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Albert Pujols’ baseball career needs to be celebrated

The future Hall of Famer has a few licks left for the Los Angeles Angels.
Los Angeles Angels first baseman Albert Pujols (5) at bat during the first inning of a Tampa Bay Rays game against the Angels on June 13, 2019 at Tropicana Field in St. Petersburg, Florida. (MONICA HERNDON | Times)
Published Jun. 15

ST. PETERSBURG — History was made Thursday at Tropicana Field. With a single in the seventh inning against the Rays, 24-year-old Los Angeles Angels two-way wonder Shohei Ohtani became the first Japanese player to hit for the cycle in the major leagues.

Before being taken to a two-language news conference, Ohtani was escorted to the showers by teammates and doused with beer. In keeping with the family theme, Ohtani’s interpreter was also given a beer shower.

Albert Pujols stood at his locker and watched Ohtani get paraded out of the showers. Pujols smiled.

“I’m happy for him,” Pujols said. “He deserves a night like this.”

Pujols has lived many such nights in his 19 years in the majors, including two championship nights for his old team, the St. Louis Cardinals. Barring a voting mix-up or Russian interference, he is a first-ballot lock for the Hall of Fame.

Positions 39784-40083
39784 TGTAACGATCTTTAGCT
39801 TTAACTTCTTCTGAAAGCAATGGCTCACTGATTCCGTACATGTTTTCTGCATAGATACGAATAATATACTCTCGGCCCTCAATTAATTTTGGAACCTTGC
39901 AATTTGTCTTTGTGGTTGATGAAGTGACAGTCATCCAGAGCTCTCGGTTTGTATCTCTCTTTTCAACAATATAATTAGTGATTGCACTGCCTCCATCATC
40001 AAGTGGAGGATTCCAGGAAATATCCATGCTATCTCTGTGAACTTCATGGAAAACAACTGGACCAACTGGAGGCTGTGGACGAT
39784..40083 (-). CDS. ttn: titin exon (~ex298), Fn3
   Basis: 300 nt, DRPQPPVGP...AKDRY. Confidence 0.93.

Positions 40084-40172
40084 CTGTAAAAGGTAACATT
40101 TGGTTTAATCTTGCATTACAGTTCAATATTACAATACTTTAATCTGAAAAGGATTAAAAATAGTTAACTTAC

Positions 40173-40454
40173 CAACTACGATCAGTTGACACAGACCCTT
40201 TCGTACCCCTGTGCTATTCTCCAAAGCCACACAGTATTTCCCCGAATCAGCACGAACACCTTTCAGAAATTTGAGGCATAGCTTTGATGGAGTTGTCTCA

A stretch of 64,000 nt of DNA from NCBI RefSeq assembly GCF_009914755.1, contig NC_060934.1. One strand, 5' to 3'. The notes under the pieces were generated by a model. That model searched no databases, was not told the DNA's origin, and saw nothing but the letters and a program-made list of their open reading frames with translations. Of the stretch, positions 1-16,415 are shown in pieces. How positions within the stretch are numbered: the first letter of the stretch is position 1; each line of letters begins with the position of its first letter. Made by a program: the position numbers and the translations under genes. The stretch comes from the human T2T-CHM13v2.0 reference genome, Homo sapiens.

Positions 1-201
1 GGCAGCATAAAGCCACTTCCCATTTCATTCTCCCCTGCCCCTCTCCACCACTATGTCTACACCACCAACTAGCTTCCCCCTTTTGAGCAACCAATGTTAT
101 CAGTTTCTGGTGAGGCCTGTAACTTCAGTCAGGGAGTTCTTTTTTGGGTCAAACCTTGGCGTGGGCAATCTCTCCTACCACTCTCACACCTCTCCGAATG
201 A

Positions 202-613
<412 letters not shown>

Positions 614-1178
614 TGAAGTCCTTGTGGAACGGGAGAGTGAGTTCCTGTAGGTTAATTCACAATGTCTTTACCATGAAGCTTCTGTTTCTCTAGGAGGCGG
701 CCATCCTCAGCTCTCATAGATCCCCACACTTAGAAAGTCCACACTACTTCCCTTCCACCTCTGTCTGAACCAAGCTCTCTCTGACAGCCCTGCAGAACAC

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There aren’t many of those playing in baseball. It just happens to be that one of them dresses just a few feet from Pujols in the Angels clubhouse: Mike Trout, the team’s 27-year-old superstar, baseball’s best player, the WAR horse.

But once in while, even now, clearly on the back side of his career (.238, 12 homers, 37 RBIs this season), even in the shadow of Trout, Pujols can remind us of days when he was the most feared hitter in baseball, wide stance, bat held high, ready to menace. Thursday was like that. Pujols turned on a 1-1 pitch from Rays pitcher Ryan Yarbrough and drove it 427 feet, into the leftfield seats, a two-run shot that spelled the difference in the Angels’ 5-3 win.

It was another milestone for Pujols, his 200th homer for Los Angeles, to go with the 445 he hit for St. Louis, making him just the sixth player to hit 200 or more homers for two different teams. No beer shower, just another brick in Pujols’ Hall wall.

“When you’ve been around for a while, that happens,” he said with a grin.

Los Angeles Angels first baseman Albert Pujols (5) during the second inning of Friday's game against the Rays. (MONICA HERNDON | Times)

The man has done more than just outlasted everyone. He is a two-time world champion, three-time MVP, an NL batting champion, a .301 career average, sixth all time in homers with 645, eighth all time with 649 doubles, with a career OPA of .933 and a career WAR of 100.3.

Pujols’ 10-page bio in the Angels media guide leaves you exhausted. He is only the fourth player to have 600 homers, 2,000 RBIs and 3,000 hits, along with Hank Aaron, Willie Mays and Alex Rodriguez. He is one of those guys who fans should remember watching.